There are all kind of theories floating around about what life must have been like between Adam and Eve and the animals in the pre-fall Garden of Eden, but I wonder if it looked quite a bit like what I saw at the Clearwater Marine Aquarium last week. This impressive facility is the real-world setting of the film Dolphin Tale, which opens on Friday, September 23rd. Inspired by a true story, Dolphin Tale chronicles the rehabilitation of Winter, a very personable porpoise who plays herself in the film (helped along by some CGI and a very realistic animatronic double).
As a young dolphin, Winter got her flukes caught in a crab trap, and the damage was so severe that she lost her tail. In one of the most intriguing rehab stories I have ever seen, Dolphin Tale shows how human love and ingenuity combine to give new life to an otherwise doomed creature. The film is empowering and inspiring, and, for a movie some might mistakenly dismiss as a children’s film, brings with it some deeper ideas about loss, empowerment, and dominion.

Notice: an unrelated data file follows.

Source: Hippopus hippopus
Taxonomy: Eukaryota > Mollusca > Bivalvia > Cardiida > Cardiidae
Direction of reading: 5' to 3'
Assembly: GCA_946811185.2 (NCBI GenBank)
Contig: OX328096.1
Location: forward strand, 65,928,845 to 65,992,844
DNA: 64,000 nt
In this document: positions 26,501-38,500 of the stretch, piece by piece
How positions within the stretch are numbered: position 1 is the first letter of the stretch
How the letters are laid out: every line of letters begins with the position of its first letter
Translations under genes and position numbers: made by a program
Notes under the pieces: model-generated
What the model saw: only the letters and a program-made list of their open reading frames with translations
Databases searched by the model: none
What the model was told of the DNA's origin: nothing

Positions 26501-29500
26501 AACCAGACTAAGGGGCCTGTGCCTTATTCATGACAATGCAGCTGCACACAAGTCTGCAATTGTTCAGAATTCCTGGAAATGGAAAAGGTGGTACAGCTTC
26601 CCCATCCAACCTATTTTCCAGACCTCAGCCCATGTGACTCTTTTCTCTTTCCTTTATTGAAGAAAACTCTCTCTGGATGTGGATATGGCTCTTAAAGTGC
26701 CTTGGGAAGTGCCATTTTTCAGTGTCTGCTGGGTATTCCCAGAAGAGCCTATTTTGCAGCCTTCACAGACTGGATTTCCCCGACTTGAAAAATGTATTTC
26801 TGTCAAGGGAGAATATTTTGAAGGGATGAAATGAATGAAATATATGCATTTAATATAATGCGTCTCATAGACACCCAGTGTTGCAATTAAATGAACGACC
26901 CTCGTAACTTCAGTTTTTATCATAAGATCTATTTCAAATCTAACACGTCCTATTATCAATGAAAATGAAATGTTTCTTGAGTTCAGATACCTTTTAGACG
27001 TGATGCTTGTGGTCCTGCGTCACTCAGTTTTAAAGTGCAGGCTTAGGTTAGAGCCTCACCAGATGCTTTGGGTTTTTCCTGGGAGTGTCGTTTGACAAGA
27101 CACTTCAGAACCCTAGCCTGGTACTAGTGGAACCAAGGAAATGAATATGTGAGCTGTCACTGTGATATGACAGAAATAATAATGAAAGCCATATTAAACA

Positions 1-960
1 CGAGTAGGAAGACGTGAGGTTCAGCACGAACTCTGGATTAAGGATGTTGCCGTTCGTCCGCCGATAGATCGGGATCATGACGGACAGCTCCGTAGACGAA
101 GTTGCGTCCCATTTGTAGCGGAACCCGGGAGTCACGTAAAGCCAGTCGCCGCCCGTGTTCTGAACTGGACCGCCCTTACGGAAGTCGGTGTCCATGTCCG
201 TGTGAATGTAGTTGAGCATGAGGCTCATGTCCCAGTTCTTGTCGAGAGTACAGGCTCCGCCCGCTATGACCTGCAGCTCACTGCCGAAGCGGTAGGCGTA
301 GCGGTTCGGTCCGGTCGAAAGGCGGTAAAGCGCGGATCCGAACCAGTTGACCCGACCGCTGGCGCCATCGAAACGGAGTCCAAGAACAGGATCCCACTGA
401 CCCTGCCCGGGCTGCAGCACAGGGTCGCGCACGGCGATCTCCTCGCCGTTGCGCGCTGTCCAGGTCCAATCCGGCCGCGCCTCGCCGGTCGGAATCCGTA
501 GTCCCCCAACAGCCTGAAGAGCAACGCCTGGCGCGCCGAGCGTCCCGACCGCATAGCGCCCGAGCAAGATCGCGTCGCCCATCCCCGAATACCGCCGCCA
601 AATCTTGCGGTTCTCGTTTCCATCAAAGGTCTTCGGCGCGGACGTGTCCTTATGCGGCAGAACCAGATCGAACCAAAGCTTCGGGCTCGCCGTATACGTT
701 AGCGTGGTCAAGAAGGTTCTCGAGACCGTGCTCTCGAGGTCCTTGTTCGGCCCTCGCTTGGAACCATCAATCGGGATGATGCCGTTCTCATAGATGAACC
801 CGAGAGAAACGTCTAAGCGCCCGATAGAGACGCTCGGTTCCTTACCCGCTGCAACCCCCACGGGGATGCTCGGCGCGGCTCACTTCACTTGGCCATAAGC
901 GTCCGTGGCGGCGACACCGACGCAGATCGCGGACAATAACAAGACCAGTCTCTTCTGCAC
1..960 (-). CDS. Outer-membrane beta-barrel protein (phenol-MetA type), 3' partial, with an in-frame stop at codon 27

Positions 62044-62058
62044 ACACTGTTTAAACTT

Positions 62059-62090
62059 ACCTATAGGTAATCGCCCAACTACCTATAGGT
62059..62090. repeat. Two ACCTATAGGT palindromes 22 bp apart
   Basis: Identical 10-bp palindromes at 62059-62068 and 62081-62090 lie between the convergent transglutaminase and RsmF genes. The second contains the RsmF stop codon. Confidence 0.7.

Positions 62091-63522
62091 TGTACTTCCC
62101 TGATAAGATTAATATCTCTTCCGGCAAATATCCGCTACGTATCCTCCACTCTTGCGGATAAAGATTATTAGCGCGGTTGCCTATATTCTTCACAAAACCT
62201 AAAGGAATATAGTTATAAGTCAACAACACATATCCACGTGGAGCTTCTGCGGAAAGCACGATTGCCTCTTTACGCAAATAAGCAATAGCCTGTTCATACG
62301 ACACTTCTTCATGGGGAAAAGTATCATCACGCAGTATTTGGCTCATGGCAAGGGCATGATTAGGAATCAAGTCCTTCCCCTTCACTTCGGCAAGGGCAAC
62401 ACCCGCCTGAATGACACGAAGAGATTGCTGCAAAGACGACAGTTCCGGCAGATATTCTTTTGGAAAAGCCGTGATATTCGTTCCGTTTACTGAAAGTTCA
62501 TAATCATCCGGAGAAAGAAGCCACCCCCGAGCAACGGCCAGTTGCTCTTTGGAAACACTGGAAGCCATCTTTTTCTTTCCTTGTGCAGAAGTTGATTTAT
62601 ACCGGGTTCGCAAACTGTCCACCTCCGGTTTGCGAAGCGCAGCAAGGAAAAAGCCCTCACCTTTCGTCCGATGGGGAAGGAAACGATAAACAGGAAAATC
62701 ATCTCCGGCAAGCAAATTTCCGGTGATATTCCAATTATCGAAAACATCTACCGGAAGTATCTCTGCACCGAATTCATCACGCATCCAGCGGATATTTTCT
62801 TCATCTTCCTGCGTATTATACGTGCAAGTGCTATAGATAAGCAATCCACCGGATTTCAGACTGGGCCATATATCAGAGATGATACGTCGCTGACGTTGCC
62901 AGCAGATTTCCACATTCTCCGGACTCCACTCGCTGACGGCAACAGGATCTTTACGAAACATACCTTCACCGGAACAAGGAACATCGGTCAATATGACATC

As the film opens, we meet Sawyer (Nathan Gamble), an introverted young man who is more at home tinkering with his gadgets than playing outside with kids his own age. His closest friend is his cousin Kyle (Austin Stowell), a championship swimmer and new military recruit who is mere days away from shipping out on his first deployment. Sawyer, whose father left him and his mother, Lorraine (Ashley Judd), is fearful of again being alone. Stalwart Kyle tries to be reassuring, but Sawyer’s life is marked by fractured relationships, and assurances can feel shallow, particularly among adolescents beginning to discover that the world is not a simple or safe place. This fact is dramatically driven home when Sawyer comes across a beached dolphin, all tangled up in ropes, bleeding, with its tail hopelessly enmeshed in the wire of a crab trap. Despite the heroic efforts of the Clearwater Marine crew, this beautiful animal loses its tail, a potentially mortal injury.